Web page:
Supportive housing typology in NYC and mass timber
Mass timber construction is well-suited suited to the development of supportive housing in New York City. Often smaller in scale that other new construction residential projects, the supportive housing typology is usually a mid-rise building, between 5-8 stories, and clad in brick to blend in with the surrounding fabric of the city. With the 2022 NYCBC revisions, a mass timber building can be built up to 7 stories as-of-right, with non-combustible exterior walls. The adaptability of mass timber allows for field adjustment in ways that concrete does not, including ease of trade coordination. Aesthetically, mass timber can be exposed, offering a pleasing finish material in the common spaces, program offices, and residences, without the added cost of applied finishes. Mass timber also aids in compliance with carbon emission regulations, like NYC’s local law 97. Mass timber construction lowers the embodied carbon of a building with 25%-40% less emissions created in fabrication than using steel or concrete, and the wood sequesters carbon in its fibers. A combined structure of mass timber interior slabs, columns, bearing and sheer walls, with the pervasive and highly valued brick facade, is an opportunity to build a commonly needed, aesthetically pleasing building type more sustainably, efficiently, and affordably.
Improving on “heavy” construction – where mass timber can supersede block & plank
One of the most common construction methods for building affordable & supportive housing is block & plank, primarily for the ease and speed of laying up the load-bearing block walls, and trucking in the precast concrete slabs to be craned into place. A CLT (CLT = Cross-Laminated Timber, one example of Mass Timber construction) floor slab will typically span 20’, and up to 35’ – similar enough to plank spans to offer an attractive alternative. CLT slabs, load bearing panels and members are all fabricated offsite. These lighter CLT members can be craned into place and assembled more quickly than the block & plank sequence, leaving only the non-combustible exterior walls the be field-built, or prefabricated separately. In either case, construction time is cut down significantly. Some of the drawbacks to block & plank construction are also addressed using mass timber, like handling on-site trade coordination. A typical CLT member is laser cut for precise coordination of chases, shafts, and penetrations, but can usually be adapted with simple tools when needed, whereas adjustments in concrete slabs are difficult if not impossible.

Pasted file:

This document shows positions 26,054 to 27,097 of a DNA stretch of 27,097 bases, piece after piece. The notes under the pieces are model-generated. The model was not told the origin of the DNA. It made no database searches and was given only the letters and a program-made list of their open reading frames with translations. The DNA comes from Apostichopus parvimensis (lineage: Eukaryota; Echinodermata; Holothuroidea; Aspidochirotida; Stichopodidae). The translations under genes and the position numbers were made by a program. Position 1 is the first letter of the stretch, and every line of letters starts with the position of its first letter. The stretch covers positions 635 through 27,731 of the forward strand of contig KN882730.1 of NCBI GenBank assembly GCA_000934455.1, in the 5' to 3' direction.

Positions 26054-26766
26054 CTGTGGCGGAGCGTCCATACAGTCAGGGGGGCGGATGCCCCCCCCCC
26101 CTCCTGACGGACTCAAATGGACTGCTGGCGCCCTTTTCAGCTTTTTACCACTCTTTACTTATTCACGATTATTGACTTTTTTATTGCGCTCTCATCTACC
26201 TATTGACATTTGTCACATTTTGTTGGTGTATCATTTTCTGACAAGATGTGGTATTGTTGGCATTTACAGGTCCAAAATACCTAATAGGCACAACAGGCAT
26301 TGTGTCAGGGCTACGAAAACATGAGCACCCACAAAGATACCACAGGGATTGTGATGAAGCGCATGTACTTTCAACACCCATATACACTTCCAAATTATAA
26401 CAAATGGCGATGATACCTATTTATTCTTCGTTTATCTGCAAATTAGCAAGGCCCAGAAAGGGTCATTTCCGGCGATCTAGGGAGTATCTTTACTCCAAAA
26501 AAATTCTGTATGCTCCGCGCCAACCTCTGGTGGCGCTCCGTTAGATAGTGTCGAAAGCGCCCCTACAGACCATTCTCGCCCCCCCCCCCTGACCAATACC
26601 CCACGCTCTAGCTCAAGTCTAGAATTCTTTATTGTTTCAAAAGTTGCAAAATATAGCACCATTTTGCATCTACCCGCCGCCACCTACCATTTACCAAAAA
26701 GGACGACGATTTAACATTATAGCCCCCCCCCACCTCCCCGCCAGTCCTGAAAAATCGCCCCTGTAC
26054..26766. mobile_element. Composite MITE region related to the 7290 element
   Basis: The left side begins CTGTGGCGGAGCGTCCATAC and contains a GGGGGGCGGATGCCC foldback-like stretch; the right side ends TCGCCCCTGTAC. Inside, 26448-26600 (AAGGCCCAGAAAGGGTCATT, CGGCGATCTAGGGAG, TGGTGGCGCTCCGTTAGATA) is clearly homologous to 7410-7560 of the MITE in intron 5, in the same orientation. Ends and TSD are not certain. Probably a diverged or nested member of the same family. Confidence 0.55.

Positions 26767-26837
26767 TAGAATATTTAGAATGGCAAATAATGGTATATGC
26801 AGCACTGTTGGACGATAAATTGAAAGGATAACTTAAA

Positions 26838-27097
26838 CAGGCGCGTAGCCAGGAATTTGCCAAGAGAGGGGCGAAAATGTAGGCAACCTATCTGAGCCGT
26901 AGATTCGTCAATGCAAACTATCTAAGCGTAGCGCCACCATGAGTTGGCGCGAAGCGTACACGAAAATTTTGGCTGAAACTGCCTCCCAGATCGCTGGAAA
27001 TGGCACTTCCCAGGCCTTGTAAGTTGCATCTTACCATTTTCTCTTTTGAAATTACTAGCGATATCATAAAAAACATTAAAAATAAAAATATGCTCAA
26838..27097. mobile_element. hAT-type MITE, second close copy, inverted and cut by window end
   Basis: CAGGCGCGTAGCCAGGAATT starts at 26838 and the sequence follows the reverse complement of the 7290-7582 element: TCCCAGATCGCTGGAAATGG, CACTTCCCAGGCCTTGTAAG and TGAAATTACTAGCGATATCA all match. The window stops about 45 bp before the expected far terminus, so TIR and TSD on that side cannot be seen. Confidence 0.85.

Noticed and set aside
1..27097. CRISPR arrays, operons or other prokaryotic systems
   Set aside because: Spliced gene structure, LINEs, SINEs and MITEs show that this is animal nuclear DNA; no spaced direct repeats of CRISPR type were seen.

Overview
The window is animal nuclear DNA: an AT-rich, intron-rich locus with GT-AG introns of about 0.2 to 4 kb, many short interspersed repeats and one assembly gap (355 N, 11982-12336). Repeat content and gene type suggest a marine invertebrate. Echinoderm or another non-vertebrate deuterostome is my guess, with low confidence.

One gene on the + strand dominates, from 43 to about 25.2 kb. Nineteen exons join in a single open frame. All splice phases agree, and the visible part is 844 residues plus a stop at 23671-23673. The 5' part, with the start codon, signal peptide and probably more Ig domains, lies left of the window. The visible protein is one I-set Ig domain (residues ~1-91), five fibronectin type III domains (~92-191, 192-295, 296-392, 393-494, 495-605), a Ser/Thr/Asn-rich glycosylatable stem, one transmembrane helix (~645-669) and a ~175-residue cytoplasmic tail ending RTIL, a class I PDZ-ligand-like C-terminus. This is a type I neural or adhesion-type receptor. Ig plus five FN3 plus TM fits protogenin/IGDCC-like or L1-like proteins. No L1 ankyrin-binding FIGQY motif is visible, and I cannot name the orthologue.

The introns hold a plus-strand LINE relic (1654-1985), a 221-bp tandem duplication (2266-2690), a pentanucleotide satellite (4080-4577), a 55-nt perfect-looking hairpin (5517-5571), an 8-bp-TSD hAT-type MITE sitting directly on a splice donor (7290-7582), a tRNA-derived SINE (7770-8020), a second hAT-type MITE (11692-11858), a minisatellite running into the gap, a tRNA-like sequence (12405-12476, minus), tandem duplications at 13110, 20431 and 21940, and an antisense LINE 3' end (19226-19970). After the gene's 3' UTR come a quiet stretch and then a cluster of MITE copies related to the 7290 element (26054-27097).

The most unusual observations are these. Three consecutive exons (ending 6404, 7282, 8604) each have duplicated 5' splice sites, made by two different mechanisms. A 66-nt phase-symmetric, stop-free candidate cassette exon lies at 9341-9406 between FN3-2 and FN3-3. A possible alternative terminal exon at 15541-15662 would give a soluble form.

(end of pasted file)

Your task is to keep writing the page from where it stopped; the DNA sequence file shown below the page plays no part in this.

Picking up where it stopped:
The lighter structure also requires the foundations to carry less load, adding structural efficiency to the building overall, as well as potential cost savings in material. The similarity to block & plank approach makes the use of mass timber a quicker adaptation for the builder, and a more direct method for comparing cost and schedule benefits for developers.
Several of our projects, offer immediate conceptual comparisons. Our Brownsville Crossing project is currently in process and part of HPD’s Neighborhood Construction Program. Comprised of three separate buildings on non-contiguous vacant lots, the tight & irregular sites make for a difficult construction sequence with block and plank. A modular CLT alternative, with the shorter delivery and craning time for structure, could have a more efficient process, reducing the disruption to neighborhood traffic and cutting the costs associated, letting the multiple sites approach an economy of scale. 935 Bruckner, an unbuilt project that received HPD design approval, is a proposal for supportive housing with all studio units on a typical 100' x100' lot. It was designed both as a block and plank building and as a modular building with a steel frame. The modular approach would be a good fit for CLT construction and could me a model prototype for the next generation of modular housing.